Growing up, my brother was the main outlet for the musical influences that orbited around me. Whether it was Blink-182, Sum 41, Jimmy Eat World, or even older artists like Rush and Bob Dylan, I always found myself in his room listening to other ripped CDs of their works. My brother would light up telling me about them, and I would soak up every word. So, when I reached middle school, I had a pretty good handle on my music taste. That’s when the Jonas Brothers arose, and the era of YouTube carved its way into society.

Now, besides the mass hysteria (my own hysteria) over the Jonas Brothers at 11 years old, when I look back on why I latched onto them, I found that it was probably because they were able to blend rockier influences into a pop landscape. This was something I didn’t even know was possible at that age, so I was hooked (besides, “Inseparable” off their self-titled? Pop-punk legends). Then, of course, I found myself going on deep dives through YouTube late at night. This is when I had tapped into what I call the “2010s YouTube Music” genre or the “Neon” era of alternative music. The Stephan Jerzaks, the Stereo Skylines, the Nevershoutnevers, the Artist vs. Poets etc., etc. I remember getting a group of friends around and going to Cassadee Pope’s first solo acoustic tour with Stephen Jerzak as support. That show, standing in a group of people singing the same songs to an artist we all loved, and being surrounded by my friends was a changing point for me, and I knew that “Gig Life” was going to be such a significant force for myself going forward.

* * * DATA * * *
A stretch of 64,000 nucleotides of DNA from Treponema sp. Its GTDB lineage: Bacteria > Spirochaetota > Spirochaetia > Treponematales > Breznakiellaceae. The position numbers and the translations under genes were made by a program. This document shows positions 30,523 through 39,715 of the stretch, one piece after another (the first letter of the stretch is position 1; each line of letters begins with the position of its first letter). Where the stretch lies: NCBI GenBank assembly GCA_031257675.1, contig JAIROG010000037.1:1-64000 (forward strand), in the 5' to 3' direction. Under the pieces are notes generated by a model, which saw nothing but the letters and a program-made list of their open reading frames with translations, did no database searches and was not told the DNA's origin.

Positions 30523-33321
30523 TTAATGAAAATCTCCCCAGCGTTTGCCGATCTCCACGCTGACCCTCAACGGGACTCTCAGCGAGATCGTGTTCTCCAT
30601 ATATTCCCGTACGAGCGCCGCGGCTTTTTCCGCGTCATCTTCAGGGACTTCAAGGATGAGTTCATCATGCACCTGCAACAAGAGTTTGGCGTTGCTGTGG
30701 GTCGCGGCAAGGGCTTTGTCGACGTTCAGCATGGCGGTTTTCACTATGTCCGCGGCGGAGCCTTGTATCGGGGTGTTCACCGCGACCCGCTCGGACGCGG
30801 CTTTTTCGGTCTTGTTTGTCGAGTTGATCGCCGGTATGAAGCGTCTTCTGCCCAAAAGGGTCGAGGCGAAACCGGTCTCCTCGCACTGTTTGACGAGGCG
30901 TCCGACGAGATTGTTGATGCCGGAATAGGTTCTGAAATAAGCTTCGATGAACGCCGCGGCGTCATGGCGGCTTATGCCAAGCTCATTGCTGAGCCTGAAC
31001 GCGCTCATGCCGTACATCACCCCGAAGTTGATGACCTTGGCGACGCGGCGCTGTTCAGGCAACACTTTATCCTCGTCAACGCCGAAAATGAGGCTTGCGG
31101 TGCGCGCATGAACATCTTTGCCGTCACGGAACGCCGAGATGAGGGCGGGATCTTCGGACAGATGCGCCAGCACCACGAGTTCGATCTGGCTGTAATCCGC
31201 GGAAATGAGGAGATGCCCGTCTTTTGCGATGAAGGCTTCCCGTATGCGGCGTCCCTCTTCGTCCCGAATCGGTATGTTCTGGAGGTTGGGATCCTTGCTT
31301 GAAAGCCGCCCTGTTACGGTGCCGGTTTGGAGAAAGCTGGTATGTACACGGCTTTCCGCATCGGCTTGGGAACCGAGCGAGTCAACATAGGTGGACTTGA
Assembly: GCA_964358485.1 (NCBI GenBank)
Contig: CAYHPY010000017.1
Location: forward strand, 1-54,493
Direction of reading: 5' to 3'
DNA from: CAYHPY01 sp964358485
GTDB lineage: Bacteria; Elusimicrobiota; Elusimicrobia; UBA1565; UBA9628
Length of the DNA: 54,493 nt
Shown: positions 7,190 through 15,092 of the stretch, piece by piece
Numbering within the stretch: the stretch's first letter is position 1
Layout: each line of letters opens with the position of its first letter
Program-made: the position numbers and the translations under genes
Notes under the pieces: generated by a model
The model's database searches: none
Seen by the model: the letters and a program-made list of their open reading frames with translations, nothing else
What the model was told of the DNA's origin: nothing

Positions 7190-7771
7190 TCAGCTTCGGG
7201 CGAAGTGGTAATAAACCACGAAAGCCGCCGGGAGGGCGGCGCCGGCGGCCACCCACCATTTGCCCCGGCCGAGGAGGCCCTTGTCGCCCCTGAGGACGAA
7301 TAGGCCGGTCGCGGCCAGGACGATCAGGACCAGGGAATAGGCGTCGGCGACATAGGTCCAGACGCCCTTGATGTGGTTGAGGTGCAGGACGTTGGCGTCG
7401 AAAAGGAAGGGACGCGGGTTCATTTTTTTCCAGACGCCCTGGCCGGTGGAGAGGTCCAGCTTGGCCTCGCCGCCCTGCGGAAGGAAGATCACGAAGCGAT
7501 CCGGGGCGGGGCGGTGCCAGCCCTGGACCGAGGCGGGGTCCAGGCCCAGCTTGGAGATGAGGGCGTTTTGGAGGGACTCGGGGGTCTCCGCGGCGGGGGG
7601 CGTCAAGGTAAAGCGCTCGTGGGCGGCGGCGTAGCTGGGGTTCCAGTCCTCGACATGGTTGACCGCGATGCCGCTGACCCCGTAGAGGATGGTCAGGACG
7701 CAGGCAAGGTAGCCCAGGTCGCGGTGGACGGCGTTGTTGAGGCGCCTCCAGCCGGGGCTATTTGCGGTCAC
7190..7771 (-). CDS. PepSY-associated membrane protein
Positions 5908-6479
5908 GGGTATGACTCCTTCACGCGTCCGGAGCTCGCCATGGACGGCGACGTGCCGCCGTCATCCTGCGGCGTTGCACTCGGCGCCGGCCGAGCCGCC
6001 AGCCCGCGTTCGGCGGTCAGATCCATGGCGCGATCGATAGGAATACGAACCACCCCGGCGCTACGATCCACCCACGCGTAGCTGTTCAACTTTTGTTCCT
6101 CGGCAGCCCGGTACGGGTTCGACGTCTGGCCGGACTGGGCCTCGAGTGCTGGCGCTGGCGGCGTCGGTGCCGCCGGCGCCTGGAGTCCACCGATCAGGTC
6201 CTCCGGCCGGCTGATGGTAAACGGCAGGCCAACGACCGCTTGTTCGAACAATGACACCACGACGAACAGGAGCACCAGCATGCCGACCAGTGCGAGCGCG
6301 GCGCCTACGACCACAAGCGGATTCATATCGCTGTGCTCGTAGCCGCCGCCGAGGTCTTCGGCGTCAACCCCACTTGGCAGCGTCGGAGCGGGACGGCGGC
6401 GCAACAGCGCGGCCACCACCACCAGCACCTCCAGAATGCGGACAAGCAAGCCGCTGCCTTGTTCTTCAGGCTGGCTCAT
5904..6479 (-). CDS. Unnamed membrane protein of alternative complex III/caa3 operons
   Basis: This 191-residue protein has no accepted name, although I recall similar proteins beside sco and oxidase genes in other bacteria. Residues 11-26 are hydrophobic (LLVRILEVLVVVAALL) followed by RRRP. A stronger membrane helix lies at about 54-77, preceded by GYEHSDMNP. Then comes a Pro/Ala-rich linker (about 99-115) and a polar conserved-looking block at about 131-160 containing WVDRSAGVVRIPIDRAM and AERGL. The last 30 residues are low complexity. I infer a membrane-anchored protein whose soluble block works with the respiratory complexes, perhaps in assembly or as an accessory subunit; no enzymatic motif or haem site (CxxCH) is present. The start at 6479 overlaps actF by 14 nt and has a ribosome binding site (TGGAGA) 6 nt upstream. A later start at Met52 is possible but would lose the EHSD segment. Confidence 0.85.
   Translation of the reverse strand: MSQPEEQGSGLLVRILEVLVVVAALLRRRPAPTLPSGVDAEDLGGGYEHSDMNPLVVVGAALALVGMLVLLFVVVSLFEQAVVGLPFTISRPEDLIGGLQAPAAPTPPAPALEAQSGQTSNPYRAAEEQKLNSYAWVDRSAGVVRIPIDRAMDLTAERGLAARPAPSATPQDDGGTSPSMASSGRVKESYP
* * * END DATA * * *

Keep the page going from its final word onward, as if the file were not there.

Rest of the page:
All Time Low crossed my radar around 2011, and that’s when I found myself full submerged in the pop-punk scene. They were the band that opened me to other groups like The Wonder Years, Tonight Alive, Pierce the Veil, and A Day to Remember. I felt like a lost part of myself was found when I went to ATL shows, and I became addicted to that high of following their tours. Alex Gaskarth’s lyrics on their record Dirty Work is even what inspired me to become a writer.

Then, around 2014-2015, I was around friends who had started bands in both heavy-metal and indie-pop territories. I went to a lot of shows in the local scene because of this. I opened myself up to such a different type of music and group of people through local shows, and it was through that, that I learned how vital DIY was in music. I became entranced by the DIY arena, and I knew that I wanted to do anything in my power to help cultivate, promote, and keep that culture alive.

So, when an opportunity arose for me to start writing features and reviews on music (especially in DIY and smaller sectors), I jumped at the chance. This was in late 2016, and I realized over the few years that I’ve been doing this that being able to promote small artists, indulge their works, and be a simple cog in helping to keep the DIY scene kicking is one of the most rewarding things I’ve ever felt as a music writer. Who would’ve thought a burnt CD of Green Day over a decade ago would elevate me to where I am now? *Paul Rudd Voice* Not me.